Two U.S. Senators have reintroduced a bill which aimed at giving Freddie Mac and Fannie Mae (the GSEs) financed homeowners with equity the some opportunity to refinance as currently enjoyed by homeowners who are underwater. The Responsible Homeowner Refinancing Act would extend the guidelines and reduced fees available under the Home Affordable Refinance Program (HARP) to homeowners regardless of the loan-to-value (LTV) ratio of their current GSE owned or guaranteed loan.
According to the THOMAS Library of Congress website, the bill was originally introduced on May 10, 2012 and referred to the Senate Banking Committee where it apparently died. The new version is sponsored by Robert Menendez (D-NJ) and Barbara Boxer (D-CA).
According to its sponsors, the bill would be available to borrowers who are current on their existing GSE owned or guaranteed loans. It would:
- Remove barriers to competition.
The lender currently servicing a loan has an advantage over a new lender which faces stricter underwriting criteria and greater risks from the GSEs' reps and warranties should the borrower default. These different standards have hindered competition, resulting in higher prices and less favorable terms for borrowers. The proposed legislation would direct the GSEs to require equalize the underwriting and associated reps and warranties between new lenders and current servicers.
- Guarantee equal access to streamlined refinancing for all GSE borrowers.
The revised HARP guidelines continued to distinguish between borrowers with LTVs above 80 percent and those below, leaving higher equity borrowers with greater costs and administrative burdens and effectively locking them out of the program. The bill will allow all lenders to offer a single, streamlined program to all GSE borrowers who have been paying their loans on time.
- Eliminate up-front fees completely on refinances.
Under enhancements to HARP earlier this year, some fees for HARP loans were lowered and others were eliminated completely, creating what the sponsors call an economically indefensible situation in which borrowers with significant equity face steeper costs for refinancing than borrowers with no equity and hence presenting considerably greater risk. These additional fees can be as high as two percent of the loan amount. The bill prohibits the GSEs from charging up-front fees to refinance any loan they already guarantee, which is also in the best financial interests of the GSE's and taxpayers.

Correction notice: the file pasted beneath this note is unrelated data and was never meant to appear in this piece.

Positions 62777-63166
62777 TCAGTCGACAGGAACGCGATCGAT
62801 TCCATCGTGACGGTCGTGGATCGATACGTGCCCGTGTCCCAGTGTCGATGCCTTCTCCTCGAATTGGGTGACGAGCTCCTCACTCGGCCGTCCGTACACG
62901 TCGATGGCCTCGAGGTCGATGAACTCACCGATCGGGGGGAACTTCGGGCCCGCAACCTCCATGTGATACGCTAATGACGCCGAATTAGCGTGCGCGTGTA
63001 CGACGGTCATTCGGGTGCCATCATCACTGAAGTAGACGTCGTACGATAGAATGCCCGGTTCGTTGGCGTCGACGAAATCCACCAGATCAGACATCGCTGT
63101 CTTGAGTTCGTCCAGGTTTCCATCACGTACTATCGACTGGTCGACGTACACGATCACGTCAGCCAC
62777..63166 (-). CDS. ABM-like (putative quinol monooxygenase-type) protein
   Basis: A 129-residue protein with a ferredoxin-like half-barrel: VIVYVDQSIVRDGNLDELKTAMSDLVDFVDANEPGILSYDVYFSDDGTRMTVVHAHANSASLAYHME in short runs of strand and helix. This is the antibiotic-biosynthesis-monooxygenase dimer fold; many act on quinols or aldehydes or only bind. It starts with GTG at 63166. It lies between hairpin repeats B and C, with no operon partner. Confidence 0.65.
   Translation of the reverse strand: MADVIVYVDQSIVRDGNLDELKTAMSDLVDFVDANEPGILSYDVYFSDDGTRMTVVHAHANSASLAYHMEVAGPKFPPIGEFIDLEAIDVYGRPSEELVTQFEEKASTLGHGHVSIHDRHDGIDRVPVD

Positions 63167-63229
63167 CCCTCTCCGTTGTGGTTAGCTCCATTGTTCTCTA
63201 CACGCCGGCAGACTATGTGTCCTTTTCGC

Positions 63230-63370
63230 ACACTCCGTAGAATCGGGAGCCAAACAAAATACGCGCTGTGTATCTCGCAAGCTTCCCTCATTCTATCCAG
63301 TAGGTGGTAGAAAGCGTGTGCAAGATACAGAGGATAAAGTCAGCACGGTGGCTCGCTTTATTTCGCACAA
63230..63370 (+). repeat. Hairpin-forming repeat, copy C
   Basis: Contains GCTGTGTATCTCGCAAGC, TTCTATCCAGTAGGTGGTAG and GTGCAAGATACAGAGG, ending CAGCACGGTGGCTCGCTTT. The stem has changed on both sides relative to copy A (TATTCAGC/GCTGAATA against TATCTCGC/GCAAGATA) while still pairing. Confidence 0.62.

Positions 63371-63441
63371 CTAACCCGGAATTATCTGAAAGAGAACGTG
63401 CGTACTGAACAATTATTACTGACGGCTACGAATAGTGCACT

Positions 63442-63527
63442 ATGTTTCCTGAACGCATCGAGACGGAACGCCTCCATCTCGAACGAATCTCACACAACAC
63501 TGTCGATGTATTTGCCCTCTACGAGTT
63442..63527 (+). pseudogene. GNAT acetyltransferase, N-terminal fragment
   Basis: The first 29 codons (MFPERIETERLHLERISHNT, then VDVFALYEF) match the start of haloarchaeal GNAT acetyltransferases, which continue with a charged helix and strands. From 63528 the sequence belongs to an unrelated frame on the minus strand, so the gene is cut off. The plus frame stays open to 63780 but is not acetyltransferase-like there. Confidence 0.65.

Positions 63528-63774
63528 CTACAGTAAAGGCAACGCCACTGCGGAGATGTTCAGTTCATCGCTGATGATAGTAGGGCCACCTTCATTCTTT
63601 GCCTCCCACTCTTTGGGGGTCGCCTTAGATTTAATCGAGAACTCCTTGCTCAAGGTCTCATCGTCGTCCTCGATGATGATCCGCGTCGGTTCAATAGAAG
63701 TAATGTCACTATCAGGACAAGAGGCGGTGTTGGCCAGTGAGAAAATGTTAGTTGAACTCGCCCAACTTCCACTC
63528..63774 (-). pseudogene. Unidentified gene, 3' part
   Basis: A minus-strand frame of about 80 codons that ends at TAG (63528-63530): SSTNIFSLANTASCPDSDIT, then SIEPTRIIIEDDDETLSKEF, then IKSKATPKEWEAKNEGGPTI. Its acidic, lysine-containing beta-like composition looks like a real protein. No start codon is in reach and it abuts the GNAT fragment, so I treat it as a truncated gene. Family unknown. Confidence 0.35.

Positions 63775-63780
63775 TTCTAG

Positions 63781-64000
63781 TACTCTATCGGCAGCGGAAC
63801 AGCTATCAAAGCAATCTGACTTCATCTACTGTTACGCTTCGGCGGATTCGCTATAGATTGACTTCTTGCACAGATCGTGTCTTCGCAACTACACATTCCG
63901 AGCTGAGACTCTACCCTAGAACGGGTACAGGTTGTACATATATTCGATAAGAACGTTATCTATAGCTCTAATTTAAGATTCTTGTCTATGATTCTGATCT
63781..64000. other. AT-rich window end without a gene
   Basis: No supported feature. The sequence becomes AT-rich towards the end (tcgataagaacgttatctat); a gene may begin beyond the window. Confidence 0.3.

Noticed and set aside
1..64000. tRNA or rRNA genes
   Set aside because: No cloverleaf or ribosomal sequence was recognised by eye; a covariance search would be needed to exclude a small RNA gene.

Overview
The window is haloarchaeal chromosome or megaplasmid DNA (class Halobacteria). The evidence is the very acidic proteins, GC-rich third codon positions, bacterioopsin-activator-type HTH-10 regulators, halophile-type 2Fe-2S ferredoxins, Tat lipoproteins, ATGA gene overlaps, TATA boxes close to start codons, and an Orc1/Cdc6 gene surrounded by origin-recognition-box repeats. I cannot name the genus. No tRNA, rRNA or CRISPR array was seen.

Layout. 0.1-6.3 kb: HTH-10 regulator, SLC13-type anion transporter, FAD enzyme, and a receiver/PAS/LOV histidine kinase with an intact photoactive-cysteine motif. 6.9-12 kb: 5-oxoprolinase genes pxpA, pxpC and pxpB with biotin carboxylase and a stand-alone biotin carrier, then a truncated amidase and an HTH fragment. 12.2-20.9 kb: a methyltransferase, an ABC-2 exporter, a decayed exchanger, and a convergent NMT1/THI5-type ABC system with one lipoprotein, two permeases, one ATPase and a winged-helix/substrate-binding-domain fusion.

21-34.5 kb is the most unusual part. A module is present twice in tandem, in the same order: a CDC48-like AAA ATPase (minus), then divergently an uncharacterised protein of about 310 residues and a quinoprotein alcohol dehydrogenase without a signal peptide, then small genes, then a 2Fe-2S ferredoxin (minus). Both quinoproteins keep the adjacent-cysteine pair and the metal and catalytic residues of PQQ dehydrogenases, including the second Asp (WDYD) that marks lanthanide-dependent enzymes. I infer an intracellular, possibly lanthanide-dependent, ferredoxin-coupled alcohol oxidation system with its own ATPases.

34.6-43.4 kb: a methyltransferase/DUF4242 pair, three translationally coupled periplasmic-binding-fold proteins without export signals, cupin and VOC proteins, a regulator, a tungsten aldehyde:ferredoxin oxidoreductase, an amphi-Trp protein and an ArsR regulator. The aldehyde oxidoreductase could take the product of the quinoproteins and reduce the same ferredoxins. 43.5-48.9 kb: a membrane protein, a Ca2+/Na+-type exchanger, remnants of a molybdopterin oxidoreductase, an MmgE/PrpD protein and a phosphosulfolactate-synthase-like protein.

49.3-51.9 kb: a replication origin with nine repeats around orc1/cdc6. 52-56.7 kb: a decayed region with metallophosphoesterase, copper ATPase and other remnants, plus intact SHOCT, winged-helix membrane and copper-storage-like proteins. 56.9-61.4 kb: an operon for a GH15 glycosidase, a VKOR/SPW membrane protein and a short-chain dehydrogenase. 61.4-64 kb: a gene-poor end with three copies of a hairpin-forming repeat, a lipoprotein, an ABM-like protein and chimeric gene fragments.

- Eliminate appraisal costs for all borrowers.
Borrowers who live in communities without a significant number of recent home sales are often precluded from the Automated Valuation Models widely used by the GSEs and must pay hundreds of dollars for a manual appraisal to refinance. The proposed bill will require the GSEs to develop additional streamlined alternatives to manual appraisals, eliminating a significant barrier and reducing cost and time for borrowers and lenders alike, especially in rural areas
- Further streamline the refinancing application process.
Since participation in HARP requires that borrowers be current on their loans and with a demonstrated commitment to timely payments, there is no reason to require proof of employment or income for these loans. The GSEs already own the risk which will only decrease with lower interest rates and payments. The bill eliminates employment and income verification requirements, further streamlining the refinancing process and removing unnecessary costs and hassle for lenders and borrowers alike.
- Save taxpayers money.
The sponsors cite the Congressional Budget Office which says the bill will pay for itself through reduced default rates of existing GSE loans.
Menendez said, "Passing this bill will get rid of the red tape that leaves millions of borrowers trapped in higher interest loans, puts money back into the pockets of middle class families, and strengthens our economy. I'm asking Republicans to join us in putting families first."
Boxer said, "This bill is a win-win-win: homeowners will have more money in their pockets, Fannie and Freddie will see fewer foreclosures, and the housing market and economy will be strengthened. That's why the Menendez-Boxer bill has such broad support from industry and consumer groups."